A MOUSE super-highway is on track to help save one of Britain’s most elusive creatures.

Students at Kingston Maurward College are adding their help and elbow grease to a national conservation project to try and halt the sharp decline in hazel dormice.

The Dorchester campus has been given funding as part of the People’s Trust for Endangered Species (PTES) project, and students have so far rebuilt and filled gaps in 250 metres of college hedgerow.

The PTES project is funded by Natural England and is due to run until March next year.

Kingston Maurward’s countryside management students have also been carrying out a detailed condition survey of the college’s other hedgerows which cover the 750-acre campus.

Course tutor Lissy Carr said: “Our students have been creating wildlife corridors across the estate linking existing hedgerows with woodland, giving creatures a safe passage to move about the countryside.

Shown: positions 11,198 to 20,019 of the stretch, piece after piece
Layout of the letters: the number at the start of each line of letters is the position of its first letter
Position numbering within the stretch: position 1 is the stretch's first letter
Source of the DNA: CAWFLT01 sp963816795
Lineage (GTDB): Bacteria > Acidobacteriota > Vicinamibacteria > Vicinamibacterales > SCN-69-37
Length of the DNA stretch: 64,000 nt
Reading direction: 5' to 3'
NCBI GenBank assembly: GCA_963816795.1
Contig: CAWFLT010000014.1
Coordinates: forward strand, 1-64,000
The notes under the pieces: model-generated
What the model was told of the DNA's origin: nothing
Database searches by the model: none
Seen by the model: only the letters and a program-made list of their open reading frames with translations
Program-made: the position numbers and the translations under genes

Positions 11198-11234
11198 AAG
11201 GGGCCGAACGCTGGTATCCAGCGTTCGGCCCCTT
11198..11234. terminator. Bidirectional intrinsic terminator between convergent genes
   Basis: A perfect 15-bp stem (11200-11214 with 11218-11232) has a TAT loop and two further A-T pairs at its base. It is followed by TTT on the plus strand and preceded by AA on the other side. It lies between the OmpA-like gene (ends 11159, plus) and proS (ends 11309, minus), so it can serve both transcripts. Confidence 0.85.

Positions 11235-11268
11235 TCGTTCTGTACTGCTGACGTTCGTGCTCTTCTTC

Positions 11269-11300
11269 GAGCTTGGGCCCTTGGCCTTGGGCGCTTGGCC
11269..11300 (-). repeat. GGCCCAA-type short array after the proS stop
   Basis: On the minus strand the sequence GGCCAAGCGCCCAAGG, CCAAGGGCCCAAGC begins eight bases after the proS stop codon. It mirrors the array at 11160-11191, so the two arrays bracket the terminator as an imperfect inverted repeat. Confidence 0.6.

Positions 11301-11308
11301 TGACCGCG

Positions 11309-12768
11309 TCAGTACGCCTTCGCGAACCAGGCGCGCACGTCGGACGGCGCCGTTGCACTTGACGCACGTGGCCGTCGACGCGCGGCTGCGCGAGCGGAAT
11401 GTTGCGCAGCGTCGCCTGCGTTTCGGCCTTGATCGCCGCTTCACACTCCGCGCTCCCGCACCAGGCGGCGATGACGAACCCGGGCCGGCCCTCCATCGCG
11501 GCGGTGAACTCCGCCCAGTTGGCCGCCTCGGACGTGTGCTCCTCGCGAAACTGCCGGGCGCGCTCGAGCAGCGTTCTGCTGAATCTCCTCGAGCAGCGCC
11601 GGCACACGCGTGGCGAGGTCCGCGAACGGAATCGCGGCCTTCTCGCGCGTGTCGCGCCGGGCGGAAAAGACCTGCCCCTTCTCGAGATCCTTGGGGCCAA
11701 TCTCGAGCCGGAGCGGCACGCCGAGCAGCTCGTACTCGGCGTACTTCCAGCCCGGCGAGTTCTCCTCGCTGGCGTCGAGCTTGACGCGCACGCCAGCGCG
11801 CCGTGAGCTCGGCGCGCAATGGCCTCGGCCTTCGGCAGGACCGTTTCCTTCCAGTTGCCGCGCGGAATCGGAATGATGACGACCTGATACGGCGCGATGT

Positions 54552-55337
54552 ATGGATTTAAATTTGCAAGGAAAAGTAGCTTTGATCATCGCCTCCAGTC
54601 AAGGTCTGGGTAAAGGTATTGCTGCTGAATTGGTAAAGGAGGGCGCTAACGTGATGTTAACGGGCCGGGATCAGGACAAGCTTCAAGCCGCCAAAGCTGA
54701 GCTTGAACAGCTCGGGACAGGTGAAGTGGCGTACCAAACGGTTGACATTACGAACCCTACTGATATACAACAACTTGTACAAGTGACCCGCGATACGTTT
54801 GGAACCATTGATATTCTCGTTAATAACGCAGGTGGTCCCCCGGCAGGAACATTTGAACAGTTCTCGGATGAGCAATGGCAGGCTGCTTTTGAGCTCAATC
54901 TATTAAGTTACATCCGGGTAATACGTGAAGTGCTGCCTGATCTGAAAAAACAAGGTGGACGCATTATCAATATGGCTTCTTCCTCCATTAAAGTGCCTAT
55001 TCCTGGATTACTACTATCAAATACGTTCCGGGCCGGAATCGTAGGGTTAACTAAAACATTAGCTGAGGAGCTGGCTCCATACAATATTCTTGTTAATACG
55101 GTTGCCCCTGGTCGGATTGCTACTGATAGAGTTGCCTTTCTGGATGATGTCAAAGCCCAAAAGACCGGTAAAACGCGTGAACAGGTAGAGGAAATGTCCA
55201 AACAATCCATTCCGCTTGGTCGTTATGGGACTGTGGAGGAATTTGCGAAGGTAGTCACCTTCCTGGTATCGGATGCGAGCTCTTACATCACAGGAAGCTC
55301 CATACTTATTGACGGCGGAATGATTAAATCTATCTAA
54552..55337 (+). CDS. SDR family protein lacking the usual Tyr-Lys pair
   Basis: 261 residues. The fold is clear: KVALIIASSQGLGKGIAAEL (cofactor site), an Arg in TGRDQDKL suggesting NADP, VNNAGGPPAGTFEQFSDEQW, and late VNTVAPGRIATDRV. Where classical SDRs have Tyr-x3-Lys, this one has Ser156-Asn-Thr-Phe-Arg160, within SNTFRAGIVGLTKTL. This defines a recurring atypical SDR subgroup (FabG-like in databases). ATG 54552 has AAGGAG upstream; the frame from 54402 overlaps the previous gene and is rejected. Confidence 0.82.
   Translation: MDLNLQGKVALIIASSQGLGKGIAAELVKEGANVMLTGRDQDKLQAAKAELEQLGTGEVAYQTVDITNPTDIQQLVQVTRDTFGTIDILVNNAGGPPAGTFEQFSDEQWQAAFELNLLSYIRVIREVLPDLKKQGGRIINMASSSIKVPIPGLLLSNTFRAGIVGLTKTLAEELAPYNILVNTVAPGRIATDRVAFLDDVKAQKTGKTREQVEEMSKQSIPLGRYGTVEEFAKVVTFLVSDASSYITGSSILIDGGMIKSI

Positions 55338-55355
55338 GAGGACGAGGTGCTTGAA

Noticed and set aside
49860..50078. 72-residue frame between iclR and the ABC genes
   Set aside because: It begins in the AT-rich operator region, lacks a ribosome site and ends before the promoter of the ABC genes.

“It’s important work. And by carrying out surveys we build up a clear picture of wildlife habitats to help us improve them.”

Dormice are a protected species and traditionally inhabit woodland scrub and hedgerows.

Dormice populations in Dorset have fallen. Although hotspots still exist, in seven English counties it is already extinct.

Where woodland has been chopped down, populations become isolated and find it impossible to move to new habitats to find mates.

Even gaps in woodland of as little as 100 yards can prevent the species spreading.

A PTES spokesman said: “Hedgerows are not only invaluable wildlife habitats but are integral to our culture, history and archaeology. Since the Second World War there has been a drastic loss of hedgerows and a decline in numbers of species like the hazel dormouse that depend on them.

“Threats to hedgerows include neglect, incorrect timing of management and over trimming.”